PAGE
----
For almost five years, Kim Barker was the South Asia bureau chief for the Chicago Tribune, directing coverage of Pakistan, Afghanistan, and India, meaning she was more at home in a plane than anywhere else. She covered natural disasters like the tsunami in Asia and the earthquake in Kashmir. She tracked man-made disasters - the rise of the Taliban in Afghanistan and Pakistan, the corruption in Afghanistan, the assassination of former Pakistani Prime Minister Benazir Bhutto. Through all of it, she tried to keep her sense of humor.
After the Tribune decided to cut back on foreign coverage, Barker quit in April 2009 to write The Taliban Shuffle and become the Edward R. Murrow fellow at the Council on Foreign Relations. She freelanced for Foreign Affairs, The Daily Beast, Reader's Digest and The Atlantic. Barker, who previously worked at The Seattle Times and the Spokane Spokesman-Review, is now a general-assignment reporter at ProPublica working on enterprise and investigative stories.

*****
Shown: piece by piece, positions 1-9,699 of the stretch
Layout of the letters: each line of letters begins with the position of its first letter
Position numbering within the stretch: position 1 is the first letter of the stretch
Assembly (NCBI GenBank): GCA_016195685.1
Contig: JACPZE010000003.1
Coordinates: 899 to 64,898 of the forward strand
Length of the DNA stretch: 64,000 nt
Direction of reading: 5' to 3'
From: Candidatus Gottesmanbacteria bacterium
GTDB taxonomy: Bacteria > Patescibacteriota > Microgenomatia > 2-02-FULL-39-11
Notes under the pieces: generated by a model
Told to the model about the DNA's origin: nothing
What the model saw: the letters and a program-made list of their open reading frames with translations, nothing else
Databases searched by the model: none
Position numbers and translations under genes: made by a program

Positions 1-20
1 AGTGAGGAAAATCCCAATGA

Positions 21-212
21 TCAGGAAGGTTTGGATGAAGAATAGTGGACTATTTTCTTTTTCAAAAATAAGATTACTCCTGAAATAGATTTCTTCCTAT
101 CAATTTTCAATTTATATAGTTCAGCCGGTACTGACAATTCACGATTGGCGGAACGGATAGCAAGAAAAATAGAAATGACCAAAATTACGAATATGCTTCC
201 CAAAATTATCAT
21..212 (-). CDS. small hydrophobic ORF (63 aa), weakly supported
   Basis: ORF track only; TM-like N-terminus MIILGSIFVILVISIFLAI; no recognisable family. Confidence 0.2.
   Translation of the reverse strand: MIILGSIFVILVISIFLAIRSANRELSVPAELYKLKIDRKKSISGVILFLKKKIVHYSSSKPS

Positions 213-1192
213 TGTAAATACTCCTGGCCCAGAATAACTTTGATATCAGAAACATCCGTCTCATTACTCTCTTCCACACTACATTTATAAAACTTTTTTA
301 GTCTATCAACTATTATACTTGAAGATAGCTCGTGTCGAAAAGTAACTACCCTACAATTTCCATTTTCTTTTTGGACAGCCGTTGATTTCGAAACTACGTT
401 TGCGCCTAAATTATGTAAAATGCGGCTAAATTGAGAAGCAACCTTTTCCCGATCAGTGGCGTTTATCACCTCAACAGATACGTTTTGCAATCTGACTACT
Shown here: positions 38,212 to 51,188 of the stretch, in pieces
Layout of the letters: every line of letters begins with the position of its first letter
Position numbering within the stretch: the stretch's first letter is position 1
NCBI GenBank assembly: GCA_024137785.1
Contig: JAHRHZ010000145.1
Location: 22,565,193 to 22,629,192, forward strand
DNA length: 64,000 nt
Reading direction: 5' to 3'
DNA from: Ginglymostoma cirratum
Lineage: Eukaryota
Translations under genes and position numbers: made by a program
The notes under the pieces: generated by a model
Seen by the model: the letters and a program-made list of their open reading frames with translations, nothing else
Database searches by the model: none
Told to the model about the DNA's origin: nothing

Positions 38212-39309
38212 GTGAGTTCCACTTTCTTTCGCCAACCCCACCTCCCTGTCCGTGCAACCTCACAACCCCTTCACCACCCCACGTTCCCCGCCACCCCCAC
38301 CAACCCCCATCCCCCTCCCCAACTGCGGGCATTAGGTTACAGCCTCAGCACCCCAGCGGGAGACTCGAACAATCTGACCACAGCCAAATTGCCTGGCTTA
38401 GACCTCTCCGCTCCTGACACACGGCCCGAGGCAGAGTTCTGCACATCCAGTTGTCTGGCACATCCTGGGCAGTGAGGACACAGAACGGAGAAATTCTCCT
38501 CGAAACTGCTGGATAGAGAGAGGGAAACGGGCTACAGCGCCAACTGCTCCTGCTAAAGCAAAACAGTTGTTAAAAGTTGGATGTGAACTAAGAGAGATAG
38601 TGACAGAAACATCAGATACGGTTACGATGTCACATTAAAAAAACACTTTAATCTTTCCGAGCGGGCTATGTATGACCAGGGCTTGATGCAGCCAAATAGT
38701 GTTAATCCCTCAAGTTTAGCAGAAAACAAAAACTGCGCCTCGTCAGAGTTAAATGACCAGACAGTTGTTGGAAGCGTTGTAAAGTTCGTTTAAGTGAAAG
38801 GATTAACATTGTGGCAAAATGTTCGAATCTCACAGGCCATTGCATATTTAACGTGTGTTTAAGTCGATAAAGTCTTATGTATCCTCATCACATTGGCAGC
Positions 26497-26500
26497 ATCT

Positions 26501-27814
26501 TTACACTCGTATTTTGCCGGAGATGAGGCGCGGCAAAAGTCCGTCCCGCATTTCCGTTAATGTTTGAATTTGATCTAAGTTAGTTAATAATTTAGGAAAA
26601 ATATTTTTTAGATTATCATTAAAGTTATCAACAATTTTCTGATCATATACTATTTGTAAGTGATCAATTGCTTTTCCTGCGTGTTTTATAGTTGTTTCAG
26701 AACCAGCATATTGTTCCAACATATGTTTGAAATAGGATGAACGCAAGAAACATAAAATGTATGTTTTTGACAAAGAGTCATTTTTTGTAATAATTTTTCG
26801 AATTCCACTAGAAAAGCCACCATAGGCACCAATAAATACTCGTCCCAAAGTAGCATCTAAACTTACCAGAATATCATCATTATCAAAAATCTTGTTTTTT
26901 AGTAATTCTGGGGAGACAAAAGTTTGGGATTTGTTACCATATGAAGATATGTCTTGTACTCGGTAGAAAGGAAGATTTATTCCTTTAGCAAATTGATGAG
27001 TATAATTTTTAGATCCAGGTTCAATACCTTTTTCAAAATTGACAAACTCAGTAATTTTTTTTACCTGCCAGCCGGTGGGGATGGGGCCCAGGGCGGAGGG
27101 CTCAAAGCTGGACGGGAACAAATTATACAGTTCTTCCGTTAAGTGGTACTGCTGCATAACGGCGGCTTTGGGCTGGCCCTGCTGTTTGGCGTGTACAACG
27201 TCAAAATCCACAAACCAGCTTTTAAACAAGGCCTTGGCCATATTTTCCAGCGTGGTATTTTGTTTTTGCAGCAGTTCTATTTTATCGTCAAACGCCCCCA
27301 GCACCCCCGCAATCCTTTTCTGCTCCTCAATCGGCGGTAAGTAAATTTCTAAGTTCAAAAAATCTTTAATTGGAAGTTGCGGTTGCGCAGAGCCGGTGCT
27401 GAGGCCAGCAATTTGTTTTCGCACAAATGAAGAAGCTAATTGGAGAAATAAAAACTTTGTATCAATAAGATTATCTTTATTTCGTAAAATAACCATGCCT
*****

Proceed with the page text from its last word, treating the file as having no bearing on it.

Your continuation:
Kim Barker's website
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An introductory letter about The Taliban Shuffle by Kim Barker
When I arrived in India in 2004, I started keeping notes on everything, always with the intent of writing that foreign-correspondent tome that every foreign correspondent seems to write. I just didn't know which one. Serious and noteworthy, I figured. I had won most of my journalism awards at The Seattle Times for being a good digger, a good investigative reporter. And I was great at pathos. I could do grim with the best of them.
It didn't work out that way.
The germ of this book started over cocktails in Kabul, no doubt. Someone needed to write a book about the crazy social scene, the disco and toga parties, the fact that the constraints of working in Afghanistan and the desire for release turned everything into a drunken fraternity party. Somebody needed to update M*A*S*H. At least, that's what everyone said, while drinking bootlegged bottles of Jacob's Creek red that stained our teeth purple and cost $40 instead of $6. All the journalists joked about doing such a book, but buried with daily stories and the increasingly grim scene, no one did.
I thought about it - but I wanted any book to be bigger than that. While in the U.S. in 2007, suffering from ...
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